Planerguy

Member
2007-07-25 5:21 am
The idea's and suggestions are coming so fast, i'm having a hard time reading up on everything. Thanks to all!

How do I measure the DC offset? I'm starting to consider just replacing every single component on the input and driver board?

In response to a few posts -
The problem existed prior to rectifier replacement. I assumed(naively) that the power supply caps were the cause, as there was some obvious leakage. I replaced the bridge rectifier just because it was old, and I was already in there and had a new one in my parts bin.
I replaced the original outputs with new Motorola MJ 15024 as a couple of the originals had some funny junction readings, although no shorts. Again, I had these parts already.
I believe the power supply components, and all outputs and drivers mounted to the heatsink are 100%. The inputs measure the same resistance, roughly 30k, AMP OFF, and the grounds are good.
That leaves some 40 misc. diodes, resistors, and transistors, along with 2 opamps to look at.
This is a Series 2 amp. and the only schematic I have available is for a series 1. They are not really very similar.

So, I'm now reading up on DC offsets. One problem is the dearth of electronics suppliers in my area anymore. 10 years ago, we had 9 electronics dealers. 5 years ago, we had 4 suppliers.
Today, only one, and it's all surplus, and pulls, if the "shack" isn't included, of course.

Sign of the times I guess.
 

sandyK

Member
2007-04-27 12:54 am
Sydney
Planerguy
When you construct a new amplifier, one of the golden rules is that you check your power supply voltages BEFORE you connect it to your new amplifier. You do not appear to have verified that your Power supply without load, has the correct DC voltages, without excessive ripple components. There must be some way that the amplifier can be disconnected from it's PSU for fault finding purposes? If the amplifier does have a fault, there is a small chance that the PSU itself may have suffered further damage.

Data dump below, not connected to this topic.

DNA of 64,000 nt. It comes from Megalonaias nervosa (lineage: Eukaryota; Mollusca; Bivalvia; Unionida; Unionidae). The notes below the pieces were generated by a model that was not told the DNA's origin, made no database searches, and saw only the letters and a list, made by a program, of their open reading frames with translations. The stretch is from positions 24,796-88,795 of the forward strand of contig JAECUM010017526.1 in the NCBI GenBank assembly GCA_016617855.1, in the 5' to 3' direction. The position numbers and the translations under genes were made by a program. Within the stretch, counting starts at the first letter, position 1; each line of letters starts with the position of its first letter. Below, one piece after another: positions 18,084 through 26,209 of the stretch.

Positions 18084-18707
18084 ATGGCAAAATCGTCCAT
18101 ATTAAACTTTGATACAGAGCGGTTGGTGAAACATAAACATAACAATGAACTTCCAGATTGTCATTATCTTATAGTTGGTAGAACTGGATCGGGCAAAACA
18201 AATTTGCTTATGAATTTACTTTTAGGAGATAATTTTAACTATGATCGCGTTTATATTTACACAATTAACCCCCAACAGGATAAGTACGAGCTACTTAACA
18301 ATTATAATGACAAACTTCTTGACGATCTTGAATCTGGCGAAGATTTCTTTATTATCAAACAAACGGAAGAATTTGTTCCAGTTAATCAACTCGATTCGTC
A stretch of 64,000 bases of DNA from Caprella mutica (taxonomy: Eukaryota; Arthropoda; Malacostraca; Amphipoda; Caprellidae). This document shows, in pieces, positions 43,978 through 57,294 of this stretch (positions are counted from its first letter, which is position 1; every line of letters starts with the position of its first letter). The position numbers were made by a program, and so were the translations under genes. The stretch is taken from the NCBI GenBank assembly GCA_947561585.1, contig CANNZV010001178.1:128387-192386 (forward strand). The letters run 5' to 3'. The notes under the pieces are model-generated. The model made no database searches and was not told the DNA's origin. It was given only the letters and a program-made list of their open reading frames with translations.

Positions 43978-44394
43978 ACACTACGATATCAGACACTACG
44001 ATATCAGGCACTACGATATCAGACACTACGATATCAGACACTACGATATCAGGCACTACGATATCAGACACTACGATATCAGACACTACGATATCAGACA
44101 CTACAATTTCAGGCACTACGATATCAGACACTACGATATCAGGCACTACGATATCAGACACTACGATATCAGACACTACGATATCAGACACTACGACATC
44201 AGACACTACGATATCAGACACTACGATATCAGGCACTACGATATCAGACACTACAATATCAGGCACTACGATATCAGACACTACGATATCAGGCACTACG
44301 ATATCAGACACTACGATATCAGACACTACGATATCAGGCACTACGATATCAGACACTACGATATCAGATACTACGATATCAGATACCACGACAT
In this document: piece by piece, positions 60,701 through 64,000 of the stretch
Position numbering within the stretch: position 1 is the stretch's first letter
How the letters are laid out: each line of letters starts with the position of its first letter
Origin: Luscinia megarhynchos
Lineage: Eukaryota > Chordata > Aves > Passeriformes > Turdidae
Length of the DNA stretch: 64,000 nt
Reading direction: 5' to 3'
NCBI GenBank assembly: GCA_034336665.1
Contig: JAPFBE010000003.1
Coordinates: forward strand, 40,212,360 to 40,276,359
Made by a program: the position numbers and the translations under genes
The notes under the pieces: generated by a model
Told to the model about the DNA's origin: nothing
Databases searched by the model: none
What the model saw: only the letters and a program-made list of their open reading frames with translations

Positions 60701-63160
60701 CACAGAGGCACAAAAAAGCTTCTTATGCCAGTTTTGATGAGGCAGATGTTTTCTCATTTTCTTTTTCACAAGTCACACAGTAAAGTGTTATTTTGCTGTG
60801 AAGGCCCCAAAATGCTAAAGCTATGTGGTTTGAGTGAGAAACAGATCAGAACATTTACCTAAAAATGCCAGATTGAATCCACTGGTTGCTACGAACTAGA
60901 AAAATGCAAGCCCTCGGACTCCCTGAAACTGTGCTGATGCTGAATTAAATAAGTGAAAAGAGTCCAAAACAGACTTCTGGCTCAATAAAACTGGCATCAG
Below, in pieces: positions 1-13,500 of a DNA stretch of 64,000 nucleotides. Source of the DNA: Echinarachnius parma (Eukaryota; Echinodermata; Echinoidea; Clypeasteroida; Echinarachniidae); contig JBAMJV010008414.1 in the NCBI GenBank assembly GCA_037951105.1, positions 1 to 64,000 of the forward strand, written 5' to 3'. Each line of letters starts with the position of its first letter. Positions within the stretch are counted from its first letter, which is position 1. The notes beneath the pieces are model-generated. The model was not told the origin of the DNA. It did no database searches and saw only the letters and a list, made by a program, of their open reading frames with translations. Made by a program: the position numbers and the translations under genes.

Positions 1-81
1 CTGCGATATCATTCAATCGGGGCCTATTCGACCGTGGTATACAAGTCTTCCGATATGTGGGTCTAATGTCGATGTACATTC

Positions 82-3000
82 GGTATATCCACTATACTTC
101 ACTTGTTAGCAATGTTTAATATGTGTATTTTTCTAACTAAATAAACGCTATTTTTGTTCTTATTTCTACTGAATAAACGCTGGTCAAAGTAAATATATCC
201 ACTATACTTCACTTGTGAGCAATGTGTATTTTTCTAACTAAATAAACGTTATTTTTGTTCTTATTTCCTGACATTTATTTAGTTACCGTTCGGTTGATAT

SandyK
 

wg_ski

Member
2007-10-10 5:21 pm
sandyK said:

There must be some way that the amplifier can be disconnected from it's PSU for fault finding purposes? If the amplifier does have a fault, there is a small chance that the PSU itself may have suffered further damage.

SandyK

PL400s will operate properly into a high impedance load with the rail fuses removed. It just removes collector voltage from the OPS and you can't generally damage it. Output voltage should center on zero and be able to pass a signal.
 

d3imlay

Member
2004-09-09 11:34 pm
Ohio
A scope photo sure would help. I specialize in these amps and haven't seen what you're describing. I would avoid wholesale parts changeout as it's more likely to introduce new problems.

Here's my web page where you'll find schematics and service bulletins.

Phase Linear Site

On the driver board, R101 (7.5K/2W) likes to change value and eventually open up. I replace these without even thinking.

On second thought, you can not bring this amp up with a variac/light bulb AND a load attached. At around the 50 volts you're talking about it does exactly what you're describing until the front end starts working. With a variac, as you bring up the voltage the output goes DC. Then with a little higher input voltage the output breaks into oscillation, around 40-50 VAC input. Then if you keep going it stabilizes by 60VAC in.

With a light bulb it will never come up with a load on the output because of the DC offset at low AC input voltages. The bulb just gets real bright.

This is a non problem if the amp is fitted with an output relay. PM me for more info on my design.
 

Planerguy

Member
2007-07-25 5:21 am
Well - tonight we had music! The amplifier behaved just as d3imlay said. Initially DC, then oscillation, then steadied around 60 to 70 volts. Power rails are fine, output devices are fine.
I warmed it up for 1/2 hour or so on a dummy load, and confirmed bias - only needed a small tweaking. DC offset was lower then factory spec by about half.